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Tailor Corporate Training Programs to Suit Staff Needs

Corporate training program.

Learning should continue well past graduation – and this couldn’t ring truer than in the workplace.

Corporate training programs provide the type of learning necessary for employee (and employer) success. From lessons on leadership to techniques in communication, staff members can participate in activities and discussions that empower them to do their jobs.

This training is even more powerful when designed with its specific audience in mind.

The benefits of ongoing education at work – especially that which is relevant to personal and professional goals – are vast, and the results go even further in an industry focused on service. Creating exceptional experiences for guests requires enthusiastic participation from a well-trained staff, which corporate training aids. But another desirable side effect of tailored programs is how they can improve quality of life and boost employee retention.

So how do employees feel about corporate training programs? Do adults really want to go “back to school” and keep learning? The overwhelming response is “yes”.

A survey of 1,000 U.S. workers reveals that workers want to learn more, and they want to be taught in the style that suits them best. Research conducted by the Society for Human Resource Management (SHRM) confirms that what employees learn – and how they learn it – are key in the effectiveness of corporate training programs.

Instead of throwing too much corporate jargon at the wall and seeing what sticks, businesses should focus on subjects that inspire staff on a personal and professional level.

What workers want to learn

When selecting what to cover during corporate training, it makes sense to connect engaging material with brand mission – like improving guest experience and increasing revenue – matters. Luckily, common corporate training programs cover areas that benefit both employees and their employer.

The SHRM poll reveal that employees and their organizations were most in-sync when providing training on the following topics:

  • 54% of employees want leadership training, 53% of organizations offer it
  • 36% want to explore their creativity, 39% of organizations allow it
  • 27% want to develop more assertiveness, 25% of organizations support it

When these concepts were presented to staff in the form of workplace learning, there was at most a 3% gap in desire to learn. That means leadership, creativity, and assertiveness are at the forefront of employees’ minds.

How they want to learn it

As important as subject matter is, the way it’s presented is just as significant. Training programs should cater to different learning styles and present information in a variety of ways. Luckily, there’s options when it comes to delivery of lesson content, and those heading up these training programs should take advantage of as many as possible.

Here are the methods employees prefer when absorbing professional educational material, according to the SHRM research:

  • “Simulations” – 64% of employees prefer active participation and role playing.
  • “Coaching/mentoring” – 51% like guidance from those with experience in their field.
  • “Video” – 50% rate material presented in visual format as most interesting.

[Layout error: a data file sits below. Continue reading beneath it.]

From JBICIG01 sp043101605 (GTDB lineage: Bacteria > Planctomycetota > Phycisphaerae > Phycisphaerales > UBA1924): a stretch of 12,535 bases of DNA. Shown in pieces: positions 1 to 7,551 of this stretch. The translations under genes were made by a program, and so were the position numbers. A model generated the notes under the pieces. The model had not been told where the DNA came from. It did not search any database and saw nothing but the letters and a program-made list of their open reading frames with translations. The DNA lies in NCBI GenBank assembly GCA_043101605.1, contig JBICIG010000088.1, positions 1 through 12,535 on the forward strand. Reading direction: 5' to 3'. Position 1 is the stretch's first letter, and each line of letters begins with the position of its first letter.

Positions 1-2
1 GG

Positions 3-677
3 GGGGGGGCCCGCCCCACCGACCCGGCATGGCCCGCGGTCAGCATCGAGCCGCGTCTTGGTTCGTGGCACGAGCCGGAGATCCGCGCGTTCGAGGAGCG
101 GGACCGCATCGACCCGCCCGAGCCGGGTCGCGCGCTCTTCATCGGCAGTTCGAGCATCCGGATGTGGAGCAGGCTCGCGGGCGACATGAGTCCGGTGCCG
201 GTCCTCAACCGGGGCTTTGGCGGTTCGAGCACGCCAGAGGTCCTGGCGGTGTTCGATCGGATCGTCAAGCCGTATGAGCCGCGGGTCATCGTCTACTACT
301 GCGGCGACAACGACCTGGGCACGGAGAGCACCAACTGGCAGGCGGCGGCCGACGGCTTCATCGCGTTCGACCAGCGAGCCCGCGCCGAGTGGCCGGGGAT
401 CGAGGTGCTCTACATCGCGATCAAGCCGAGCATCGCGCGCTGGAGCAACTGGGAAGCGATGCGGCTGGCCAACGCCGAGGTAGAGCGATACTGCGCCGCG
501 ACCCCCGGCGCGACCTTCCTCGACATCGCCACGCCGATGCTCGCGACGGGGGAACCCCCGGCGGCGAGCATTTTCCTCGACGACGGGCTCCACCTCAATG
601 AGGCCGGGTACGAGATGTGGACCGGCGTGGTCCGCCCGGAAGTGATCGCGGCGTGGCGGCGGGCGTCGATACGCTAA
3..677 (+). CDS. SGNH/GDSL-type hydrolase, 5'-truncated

It’s been proven that teaching style plays a big part in how a student learns in the classroom. This principle translates to learning outside of school, as well. Create a positive environment, adjust to individual needs, and watch employees quickly turn their job into a lifelong career.

Lessons that best serve guest service

Mapping out professional development for hospitality can be as simple as 1-2-3. Here are some easy ways to blend popular training topics with diverse learning styles to meet the unique demands of the hospitality industry:

  1. Leadership + mentoring = confidence. Pair newer employees with shift supervisors or upper management so they can exchange stories and compare notes. These groups will be surprised how much they have in common – and entry level staff will feel like their lofty dreams of climbing the corporate ladder are within reach.
  2. Creativity + video = innovation. Employers can assign teams of staff members to create their own videos demonstrating ways to accomplish on-the-job tasks in an improved way. Employees can present these in sessions and ignite a brainstorming session that sparks new ways to work.
  3. Assertiveness + simulations = discernment. Role-playing can allow staff an outlet to express themselves in tricky situations. This exercise provides a safe space to workshop alternatives for handling tricky guest situations, nurturing good judgment. It also empowers employees to take more initiative without the assistance of a supervisor.

So what’s the takeaway? It’s good business to not only train your staff, but expand their knowledge beyond the realm of duty. Corporate training programs should survive well past the onboarding process, highlighting and developing untapped potential.

Ongoing education inspires staff, especially when the subjects taught are ones that relate to unique strengths and long-term goals.

When workplace learning is tailored to the specific challenges of the hospitality industry, corporate training programs provide invaluable tools that build a positive guest experience. Restaurants, hotels, and every guest-centric business in between would do well to put in the time and money to arm employees with the skills they need to do their jobs well.

Invest in corporate training programs – and in ongoing education that keeps business thriving – and watch as employees begin to blossom.